Coup suspects proclaim innocence

Agence France Presse
Aug 25 2004

Coup suspects proclaim innocence

Two South Africans, who are on trial in Equatorial Guinea with 16
other people, on Tuesday denied playing any part in an alleged coup
plot against President Teodoro Obiang Nguema, who has ruled the
central African country wth an iron fist for 25 years.

One of the alleged masterminds of the putsch, South African Nick du
Toit, told the court earlier on Tuesday that four citizens of
Equatorial Guinea, who are among the accused, were all innocent.

South Africans Marius Boonzaaier and Sergio Patricio Cardoso told the
court they had been employed by Triple Option, a company in
Equatorial Guinea set up by Du Toit.

But they said they had never been aware of a scheme to oust Obiang
Nguema, who had himself seized power in a military coup on August 3,

Boonzaaier (48) and Cardoso (44), were both members of the South
African military before they were recruited by Du Toit, who admitted
to the court on Monday to playing a limited role in a coup bid.

The three South Africans have been on trial in Malabo since Monday,
along with five other South Africans, six Armenians and four
Equatorial Guineans, all accused of involvement in the alleged coup

South Africans arrested in early March

The South African and Armenian suspects were arrested in early March,
after Obiang Nguema declared on national television and radio that a
bid to oust him had been thwarted.

The four Equatorial Guineans now on trial in Malabo with Du Toit and
the other suspects include former deputy economic planning minister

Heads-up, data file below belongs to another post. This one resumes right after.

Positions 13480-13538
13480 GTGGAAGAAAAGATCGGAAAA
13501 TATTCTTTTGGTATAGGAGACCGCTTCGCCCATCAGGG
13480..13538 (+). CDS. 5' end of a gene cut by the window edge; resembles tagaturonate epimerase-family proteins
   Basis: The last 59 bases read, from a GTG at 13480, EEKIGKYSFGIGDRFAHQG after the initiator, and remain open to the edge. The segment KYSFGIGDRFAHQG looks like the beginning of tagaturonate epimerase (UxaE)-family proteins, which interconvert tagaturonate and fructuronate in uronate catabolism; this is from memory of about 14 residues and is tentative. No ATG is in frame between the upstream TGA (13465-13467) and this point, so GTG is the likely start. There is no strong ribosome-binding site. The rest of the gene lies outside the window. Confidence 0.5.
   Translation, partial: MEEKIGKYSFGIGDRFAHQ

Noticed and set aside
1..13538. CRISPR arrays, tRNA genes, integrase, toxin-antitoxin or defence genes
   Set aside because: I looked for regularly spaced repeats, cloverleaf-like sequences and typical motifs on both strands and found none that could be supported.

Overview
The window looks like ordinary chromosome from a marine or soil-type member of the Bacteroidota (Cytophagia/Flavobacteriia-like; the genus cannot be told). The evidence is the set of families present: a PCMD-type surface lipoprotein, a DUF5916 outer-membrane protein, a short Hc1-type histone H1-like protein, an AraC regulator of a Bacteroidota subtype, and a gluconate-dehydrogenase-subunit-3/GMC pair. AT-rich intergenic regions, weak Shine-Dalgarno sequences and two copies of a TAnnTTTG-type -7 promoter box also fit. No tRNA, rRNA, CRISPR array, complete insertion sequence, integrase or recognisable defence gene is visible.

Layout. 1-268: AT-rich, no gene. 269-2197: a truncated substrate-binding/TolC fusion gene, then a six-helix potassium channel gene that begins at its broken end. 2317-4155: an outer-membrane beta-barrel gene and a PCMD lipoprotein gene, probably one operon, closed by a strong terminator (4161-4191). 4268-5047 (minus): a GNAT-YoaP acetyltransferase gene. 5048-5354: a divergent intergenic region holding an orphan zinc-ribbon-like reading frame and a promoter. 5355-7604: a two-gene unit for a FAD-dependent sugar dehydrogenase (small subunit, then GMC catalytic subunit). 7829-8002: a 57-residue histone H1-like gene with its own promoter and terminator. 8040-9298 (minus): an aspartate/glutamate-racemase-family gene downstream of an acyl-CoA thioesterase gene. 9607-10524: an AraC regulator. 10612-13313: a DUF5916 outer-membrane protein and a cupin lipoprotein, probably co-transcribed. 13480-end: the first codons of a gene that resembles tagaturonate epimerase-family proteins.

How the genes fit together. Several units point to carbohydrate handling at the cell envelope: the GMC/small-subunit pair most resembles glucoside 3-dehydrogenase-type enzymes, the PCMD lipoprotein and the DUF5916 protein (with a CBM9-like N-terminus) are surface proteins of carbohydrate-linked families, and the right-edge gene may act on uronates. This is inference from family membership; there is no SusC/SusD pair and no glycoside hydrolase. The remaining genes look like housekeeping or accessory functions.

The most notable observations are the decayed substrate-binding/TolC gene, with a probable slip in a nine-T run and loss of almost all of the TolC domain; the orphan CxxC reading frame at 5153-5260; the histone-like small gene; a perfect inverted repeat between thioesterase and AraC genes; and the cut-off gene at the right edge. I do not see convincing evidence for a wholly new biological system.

Antonio Javier Nguema Nchama, who was also chairman of Triple Option.

Du Toit, who runs several businesses in the small oil-rich country,
told the court earlier on Tuesday he had only ever had strictly
professional ties with the four, who he said were all innocent.

Du Toit told the court he had been in charge of logistics for an
attempted putsch and had accepted the job at the request of one Simon
Mann, founder of the mercenary firm Executive Outcomes.

Du Toit accepted job at request of Simon Mann

Mann is alleged to have headed a group of 70 suspected mercenaries,
who were arrested in Zimbabwe on March 7 and accused by Obiang Nguema
of intending to join Du Toit and the other defendants in Equatorial
Guinea to take part in the coup.

Equatorial Guinea’s state prosecutor said on Monday he was seeking
the death penalty for Du Toit and prison terms ranging from 26 years
to 86 years for the other defendants.

That prompted South Africa to say on Tuesday that it would intervene
if Du Toit was sentenced to death.

“Our constitution outlaws the death penalty and therefore our
government will seek diplomatic intervention if the death penalty is
handed down,” foreign ministry spokesperson Ronnie Mamoepa told AFP.

Boonzaaier and Cardoso told the court Du Toit had asked them to pick
up a group of people from Malabo airport on March 7 but insisted they
had not known why.

Boonzaaier said he had only heard about the alleged coup after he had
been arrested and Cardoso told the prosecutor he did not know why he
was on trial.